Dow plunges 800 points as bond fears haunt stocks

Ivan Schwartz
February 12, 2018

Stocks closed lower Wednesday, but not before swinging wildly to sharply higher and lower levels, as interest rates rose.

US stocks saw their biggest one-day fall in six years on Monday, as investor profit taking brought the market back down from record highs seen in late January, after benchmark bond yields rose to a four year high last week.

The bipartisan spending bill, expected to pass Congress, called for a higher-than-expected spending cap of $300 billion. A soft 10-year auction added to the jump in yields, which move opposite prices.

The dollar index rose 0.23 percent, with the euro down 0.12 percent to $1.223. The move was its biggest one-day reversal since February 2016.

U.S. equity markets have been in a euphoric state since President Donald Trump passed his historic Tax Cuts and Jobs Act reform, which saw corporation tax cut from 35% to 21%.

An improving outlook internationally is adding to pressure on global fixed income markets.

The U.S. Dollar posted its biggest one-day gain in more than three months against a basket of major currencies on Wednesday, helped by higher U.S. Treasury yields and geopolitical concerns in Europe. It's been pretty ugly.

The question for investors is how high do yields go.

Jim Caron, portfolio manager at Morgan Stanley Investment Management, said he expects the range for the 10-year now to be 2.50 to 3.25 percent.

"If 2.88 scared people why would they be comfortable with 2.84/2.85", said Schumacher. Why do rising bonds hurt stocks?

The yield on the 10-year Treasury bond ticked higher again on Thursday morning, to 2.88%.

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"You could get into a little bit of circular logic here, as you hand leadership back and forth". The acceleration of the Treasury bond market sell off has now spread contagion to U.S. equities and global risk assets.

While those concerns have been the catalyst for recent selling, the retreat in equities had been long awaited by investors as the market climbed nearly steadily to record highs earlier this year.

Nothing points to bonds suffering a calamity such as the stock market experienced after Lehman Brothers' 2008 collapse.

"I think there's going to be an interplay between equities and rates probably for the next several months, until we get greater clarity on how the overall growth outlook is going to be and if the Fed is thinking about shifting the reaction function", said Mark Cabana, head of USA short rates at Bank of America Merrill Lynch.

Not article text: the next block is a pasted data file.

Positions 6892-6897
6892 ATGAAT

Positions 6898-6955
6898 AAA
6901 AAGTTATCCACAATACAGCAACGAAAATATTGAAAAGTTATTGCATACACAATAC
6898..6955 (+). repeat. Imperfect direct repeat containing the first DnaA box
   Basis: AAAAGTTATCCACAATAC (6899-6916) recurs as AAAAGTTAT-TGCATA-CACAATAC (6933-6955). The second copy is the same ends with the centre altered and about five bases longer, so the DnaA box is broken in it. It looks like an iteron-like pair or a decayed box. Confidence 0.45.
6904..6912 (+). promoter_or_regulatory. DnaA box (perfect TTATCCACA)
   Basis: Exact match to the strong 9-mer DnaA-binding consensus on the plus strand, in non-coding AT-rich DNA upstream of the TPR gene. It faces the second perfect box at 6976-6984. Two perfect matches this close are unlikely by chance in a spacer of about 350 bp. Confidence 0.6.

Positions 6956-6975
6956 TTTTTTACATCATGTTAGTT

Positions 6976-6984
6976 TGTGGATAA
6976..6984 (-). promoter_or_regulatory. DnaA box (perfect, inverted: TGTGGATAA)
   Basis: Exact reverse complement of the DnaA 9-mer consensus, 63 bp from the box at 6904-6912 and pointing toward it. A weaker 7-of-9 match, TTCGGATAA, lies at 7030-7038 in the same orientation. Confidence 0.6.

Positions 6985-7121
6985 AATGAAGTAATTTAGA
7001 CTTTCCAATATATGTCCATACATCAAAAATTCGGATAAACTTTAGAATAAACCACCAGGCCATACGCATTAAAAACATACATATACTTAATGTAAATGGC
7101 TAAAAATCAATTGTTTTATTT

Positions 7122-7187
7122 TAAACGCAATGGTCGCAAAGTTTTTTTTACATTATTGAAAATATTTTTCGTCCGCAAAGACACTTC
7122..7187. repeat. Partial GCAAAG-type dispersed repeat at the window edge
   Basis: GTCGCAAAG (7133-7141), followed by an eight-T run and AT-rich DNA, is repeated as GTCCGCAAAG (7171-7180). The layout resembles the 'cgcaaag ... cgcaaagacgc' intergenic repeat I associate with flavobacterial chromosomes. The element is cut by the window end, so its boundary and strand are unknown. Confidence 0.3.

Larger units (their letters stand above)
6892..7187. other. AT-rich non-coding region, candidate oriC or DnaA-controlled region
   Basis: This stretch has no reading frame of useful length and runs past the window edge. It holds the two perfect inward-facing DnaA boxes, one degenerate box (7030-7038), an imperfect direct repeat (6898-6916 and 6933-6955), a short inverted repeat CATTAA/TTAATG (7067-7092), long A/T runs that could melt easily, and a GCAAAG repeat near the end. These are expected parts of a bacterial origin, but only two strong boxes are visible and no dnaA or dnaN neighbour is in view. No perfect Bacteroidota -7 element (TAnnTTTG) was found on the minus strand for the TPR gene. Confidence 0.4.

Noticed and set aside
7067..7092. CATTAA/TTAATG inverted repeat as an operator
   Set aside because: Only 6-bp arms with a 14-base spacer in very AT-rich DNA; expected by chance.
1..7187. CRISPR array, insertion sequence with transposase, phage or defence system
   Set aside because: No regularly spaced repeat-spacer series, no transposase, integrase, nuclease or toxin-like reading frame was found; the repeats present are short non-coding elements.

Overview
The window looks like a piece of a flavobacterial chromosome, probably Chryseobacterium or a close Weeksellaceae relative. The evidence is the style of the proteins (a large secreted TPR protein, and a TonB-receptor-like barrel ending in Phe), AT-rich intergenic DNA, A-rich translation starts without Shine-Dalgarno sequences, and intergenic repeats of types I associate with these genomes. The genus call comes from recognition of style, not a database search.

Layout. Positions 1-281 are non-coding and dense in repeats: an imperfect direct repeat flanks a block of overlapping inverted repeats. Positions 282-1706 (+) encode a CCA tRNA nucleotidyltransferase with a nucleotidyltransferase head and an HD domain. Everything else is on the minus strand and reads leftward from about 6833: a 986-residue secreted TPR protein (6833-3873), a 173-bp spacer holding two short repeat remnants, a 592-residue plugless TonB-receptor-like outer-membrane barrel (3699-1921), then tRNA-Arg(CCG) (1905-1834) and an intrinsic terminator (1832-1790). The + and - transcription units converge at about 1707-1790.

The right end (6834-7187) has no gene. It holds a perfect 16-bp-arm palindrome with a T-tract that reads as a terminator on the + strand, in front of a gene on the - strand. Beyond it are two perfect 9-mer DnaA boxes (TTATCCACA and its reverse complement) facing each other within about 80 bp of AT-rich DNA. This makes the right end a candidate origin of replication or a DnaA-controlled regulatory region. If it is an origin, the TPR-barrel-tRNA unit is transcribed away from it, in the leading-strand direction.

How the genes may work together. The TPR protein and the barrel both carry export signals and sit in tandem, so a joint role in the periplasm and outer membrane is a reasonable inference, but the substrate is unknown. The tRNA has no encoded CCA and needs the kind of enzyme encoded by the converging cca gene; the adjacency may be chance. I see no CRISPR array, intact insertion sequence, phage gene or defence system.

Worries that rising bond yields signify stiffening resolve at the Fed against inflation underpin another bear case for equities: That higher finance costs will slow the economy.

In the States, several members of the U.S. Federal Reserve are also expected to deliver remarks. Even before the budget deal, the Treasury is ramping up new debt issuance to pay for tax cuts and entitlements.

Strategists say the level of the yield is not so much the problem.

"I would not be at all surprised if bond yields get beyond 3% by the end of the year as a result of inflation". "At the margin, the buyer, the asset owner, is slightly enticed to put more money into fixed income than into the equity market".

Yields in the belly of the curve are down about 10 basis points. Still, that's a long way from the double-digit interest rates of the early 1980s. The ECB [European Central Bank] cut their quantitative easing in half.

"Over the last half a dozen of years we have been saying equity valuations can be higher because we are living in a low interest rate and low inflation environment but that's reversing a little bit and that's what we are staring at now", said Art Hogan, chief market strategist at B. Riley FBR in NY.

Simply put, when a country's macro-economic situation deteriorates, bond prices fall and bond yields rise, as investors seek more return on bonds to compensate for the risk involved.

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